September 28th, 2021 · 4 min read
5 ways to better retain and develop underrepresented talent
Workplace challenges faced by underrepresented talent
- Educational gaps
Systemic barriers to education, such as school zoning, mean that especially Black, Indigenous and people of color have a distinct lack of access to higher learning. Data shows that 35 percent of white individuals in the US hold a bachelor’s degree, compared to just 21 percent of Black individuals and 15 percent of both Indigenous and Latinx demographics.
- Lack of representation in upper-level positions
The majority of corporate leadership positions are still held by and given to white men. To date, just 6.6 percent of Fortune 500 CEOs are women. Another report found that 20 percent of Black individuals surveyed don’t believe a person of their race could reach the C-suite at their company.
- Unconscious bias
Despite heightened awareness around DEI in hiring and promotion practices, underrepresented employees may still be passed over for advancement opportunities due to unconscious bias.
- Lack of access
Many workplaces fail to prioritize accessibility as more than just a “nice to have” item. This can leave team members with physical or invisible disabilities feeling discluded and ultimately, have a major negative impact on their overall employee experience.
How to retain and support underrepresented talent
- Gain an understanding of why underrepresented employees are leaving
Before you can address retention issues, you have to have a strong understanding of why people are leaving your company in the first place. Many organizations leverage anonymous surveys or exit interviews for this exact purpose.
These tools are especially useful for getting to the root of workplace issues that take place under the surface and may not be as apparent. Things like microaggressions or harmful bias are subtle, but may be prevalent in your work environment without your knowledge.
- Prioritize diversity, equity and inclusion as a core brand value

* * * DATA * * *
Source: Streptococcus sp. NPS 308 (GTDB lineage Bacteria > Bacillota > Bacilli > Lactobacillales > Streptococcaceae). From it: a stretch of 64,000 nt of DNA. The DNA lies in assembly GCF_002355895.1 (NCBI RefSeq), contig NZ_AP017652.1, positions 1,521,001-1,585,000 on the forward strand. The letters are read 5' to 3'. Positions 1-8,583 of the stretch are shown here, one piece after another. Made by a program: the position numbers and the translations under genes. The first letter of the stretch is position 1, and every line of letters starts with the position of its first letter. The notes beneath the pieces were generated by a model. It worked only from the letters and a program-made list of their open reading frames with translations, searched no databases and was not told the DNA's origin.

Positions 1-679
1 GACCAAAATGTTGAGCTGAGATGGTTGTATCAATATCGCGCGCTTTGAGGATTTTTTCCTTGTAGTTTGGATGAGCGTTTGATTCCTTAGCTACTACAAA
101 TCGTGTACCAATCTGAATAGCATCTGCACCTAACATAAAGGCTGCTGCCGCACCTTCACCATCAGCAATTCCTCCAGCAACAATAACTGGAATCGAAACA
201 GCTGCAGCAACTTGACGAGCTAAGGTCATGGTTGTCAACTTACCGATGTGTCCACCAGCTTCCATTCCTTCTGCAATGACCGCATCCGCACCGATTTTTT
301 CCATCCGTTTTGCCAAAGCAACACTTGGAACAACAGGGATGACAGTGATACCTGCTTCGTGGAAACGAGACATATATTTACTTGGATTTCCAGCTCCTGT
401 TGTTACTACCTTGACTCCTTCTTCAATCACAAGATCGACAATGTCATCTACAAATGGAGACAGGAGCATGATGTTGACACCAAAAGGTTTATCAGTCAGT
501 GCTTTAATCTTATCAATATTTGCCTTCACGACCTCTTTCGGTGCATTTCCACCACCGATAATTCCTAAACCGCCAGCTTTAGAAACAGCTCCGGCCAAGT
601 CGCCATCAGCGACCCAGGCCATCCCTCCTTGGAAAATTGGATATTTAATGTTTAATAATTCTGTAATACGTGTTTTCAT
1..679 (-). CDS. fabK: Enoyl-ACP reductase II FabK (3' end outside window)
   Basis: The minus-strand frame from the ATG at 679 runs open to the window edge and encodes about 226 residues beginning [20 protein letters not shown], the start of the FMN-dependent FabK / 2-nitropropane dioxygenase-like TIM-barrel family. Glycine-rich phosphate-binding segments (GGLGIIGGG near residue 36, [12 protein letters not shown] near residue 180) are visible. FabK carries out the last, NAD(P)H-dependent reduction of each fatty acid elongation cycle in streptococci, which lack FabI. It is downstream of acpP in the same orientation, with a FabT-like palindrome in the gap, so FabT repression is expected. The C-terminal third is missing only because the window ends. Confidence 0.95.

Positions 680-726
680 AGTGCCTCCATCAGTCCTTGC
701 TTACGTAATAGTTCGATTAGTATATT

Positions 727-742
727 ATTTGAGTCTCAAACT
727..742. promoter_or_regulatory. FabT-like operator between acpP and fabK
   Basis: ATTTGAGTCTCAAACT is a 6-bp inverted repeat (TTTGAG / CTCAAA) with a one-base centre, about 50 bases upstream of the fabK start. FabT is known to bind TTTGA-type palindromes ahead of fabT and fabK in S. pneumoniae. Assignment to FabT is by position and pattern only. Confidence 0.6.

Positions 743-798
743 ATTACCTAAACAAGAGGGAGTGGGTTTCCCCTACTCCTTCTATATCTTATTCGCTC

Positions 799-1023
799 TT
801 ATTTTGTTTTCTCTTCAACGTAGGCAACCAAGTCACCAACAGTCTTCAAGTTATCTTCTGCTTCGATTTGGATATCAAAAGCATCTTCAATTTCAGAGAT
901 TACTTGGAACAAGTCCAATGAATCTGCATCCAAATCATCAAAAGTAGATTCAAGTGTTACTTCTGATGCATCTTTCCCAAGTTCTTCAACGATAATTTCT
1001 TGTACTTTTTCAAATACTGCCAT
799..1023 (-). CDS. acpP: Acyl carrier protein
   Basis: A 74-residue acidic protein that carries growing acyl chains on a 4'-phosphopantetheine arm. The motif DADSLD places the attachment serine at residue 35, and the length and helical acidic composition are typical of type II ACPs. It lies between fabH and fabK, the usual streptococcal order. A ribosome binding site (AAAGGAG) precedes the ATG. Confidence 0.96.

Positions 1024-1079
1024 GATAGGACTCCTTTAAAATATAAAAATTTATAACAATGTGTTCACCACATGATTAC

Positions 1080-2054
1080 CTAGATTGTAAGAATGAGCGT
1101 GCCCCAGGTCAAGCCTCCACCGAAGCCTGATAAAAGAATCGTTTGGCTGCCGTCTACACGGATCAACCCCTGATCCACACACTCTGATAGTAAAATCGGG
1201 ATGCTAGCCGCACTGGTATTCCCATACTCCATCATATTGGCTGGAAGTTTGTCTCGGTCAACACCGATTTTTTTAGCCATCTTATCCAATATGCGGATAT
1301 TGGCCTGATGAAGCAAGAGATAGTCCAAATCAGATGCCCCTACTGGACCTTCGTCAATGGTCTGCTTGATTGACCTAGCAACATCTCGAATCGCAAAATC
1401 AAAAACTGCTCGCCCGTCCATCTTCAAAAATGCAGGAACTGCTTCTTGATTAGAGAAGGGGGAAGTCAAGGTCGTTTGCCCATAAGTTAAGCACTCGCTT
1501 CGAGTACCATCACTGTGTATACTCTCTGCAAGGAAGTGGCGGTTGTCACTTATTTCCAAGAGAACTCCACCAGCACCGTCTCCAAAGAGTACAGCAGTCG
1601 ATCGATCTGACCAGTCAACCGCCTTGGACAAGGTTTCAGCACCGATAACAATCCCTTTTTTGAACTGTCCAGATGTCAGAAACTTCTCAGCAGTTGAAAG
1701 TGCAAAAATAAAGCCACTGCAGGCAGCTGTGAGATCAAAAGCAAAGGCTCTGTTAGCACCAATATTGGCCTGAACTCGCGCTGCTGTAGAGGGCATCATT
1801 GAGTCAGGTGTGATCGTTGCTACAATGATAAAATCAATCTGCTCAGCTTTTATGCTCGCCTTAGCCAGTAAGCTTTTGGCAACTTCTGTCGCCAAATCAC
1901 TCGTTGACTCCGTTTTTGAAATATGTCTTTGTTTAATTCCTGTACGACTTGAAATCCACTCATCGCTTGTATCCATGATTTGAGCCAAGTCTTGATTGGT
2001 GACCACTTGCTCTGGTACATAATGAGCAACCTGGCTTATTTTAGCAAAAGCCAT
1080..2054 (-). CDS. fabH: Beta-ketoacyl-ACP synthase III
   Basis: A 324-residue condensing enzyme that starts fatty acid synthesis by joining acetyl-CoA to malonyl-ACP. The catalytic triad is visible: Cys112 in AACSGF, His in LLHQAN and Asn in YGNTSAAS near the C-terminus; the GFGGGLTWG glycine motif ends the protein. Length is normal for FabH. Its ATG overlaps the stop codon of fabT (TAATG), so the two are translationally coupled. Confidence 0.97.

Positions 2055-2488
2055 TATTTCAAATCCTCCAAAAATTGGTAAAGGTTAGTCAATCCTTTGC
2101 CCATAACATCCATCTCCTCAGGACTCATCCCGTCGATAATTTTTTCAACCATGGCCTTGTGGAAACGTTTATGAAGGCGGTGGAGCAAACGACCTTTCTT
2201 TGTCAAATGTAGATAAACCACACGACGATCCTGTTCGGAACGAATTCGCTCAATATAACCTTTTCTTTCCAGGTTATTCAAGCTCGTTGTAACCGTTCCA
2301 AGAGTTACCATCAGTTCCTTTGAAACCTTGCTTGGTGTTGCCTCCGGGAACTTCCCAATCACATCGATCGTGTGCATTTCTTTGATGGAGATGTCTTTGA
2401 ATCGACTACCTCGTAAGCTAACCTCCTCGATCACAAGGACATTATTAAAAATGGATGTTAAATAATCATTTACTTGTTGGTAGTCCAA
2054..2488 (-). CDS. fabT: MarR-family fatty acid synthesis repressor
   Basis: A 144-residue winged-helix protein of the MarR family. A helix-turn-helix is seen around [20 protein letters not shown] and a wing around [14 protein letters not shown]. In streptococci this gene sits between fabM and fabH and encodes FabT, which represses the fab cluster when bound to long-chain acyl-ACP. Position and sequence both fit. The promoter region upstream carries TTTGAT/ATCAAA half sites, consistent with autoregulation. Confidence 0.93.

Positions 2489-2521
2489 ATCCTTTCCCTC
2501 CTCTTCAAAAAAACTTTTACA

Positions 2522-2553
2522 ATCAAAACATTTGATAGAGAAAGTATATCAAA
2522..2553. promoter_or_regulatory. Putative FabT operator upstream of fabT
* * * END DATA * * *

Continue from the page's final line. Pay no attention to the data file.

An effective workplace DEI strategy is all about authenticity. Simply making a statement about diversity isn’t enough to convince current or prospective employees of your commitment. Making promises without taking action even further deters marginalized employees from wanting to stay at your company long-term.
Employers have to think critically about how diversity, equity and inclusion can be integrated into all aspects of company culture and as part of your overarching employer brand. What programs do you have in place that promote diversity? Is your current leadership team made up of diverse individuals? Are you transparent about your DEI goals and how you plan to achieve them?
- Make continued education accessible
Lack of access to education is a major contributor to workplace inequality. Although traditional tuition reimbursement programs seek to address this, many of these programs still require a large upfront payment from employees. This can be a big financial burden that deters people from taking advantage.
Businesses offering some form of workforce education program should consider opting for a modern solution that follows a direct-billing model and removes the burden off of the employee. Doing so ensures that your people can take full advantage of the program, regardless of their financial circumstances.
- Engage and educate your leadership team
DEI is everyone’s responsibility, but the people in leadership are the ones who set the tone for how it’s integrated into workplace culture. Executives must be able to show up for underrepresented employees as mentors, managers and advocates.
While diversity trainings and workshops are important, they’re not always enough to drive meaningful change. More and more organizations are pursuing other methods, such as aligning executive performance with DEI goals, as a way to ensure accountability from company leaders.
- Develop diversity-specific mentorship and sponsorship programs
The concept of a workplace mentorship and/or sponsorship is not a new one. However, many of these programs go underutilized and do little to actually foster meaningful relationships between colleagues.When developing or revisiting a mentoring or sponsorship program, consider how you can better engage underrepresented team members and encourage their participation. Recruit diverse leaders within your organization to serve as mentors or sponsors and provide them with the tools and resources they need to be true allies.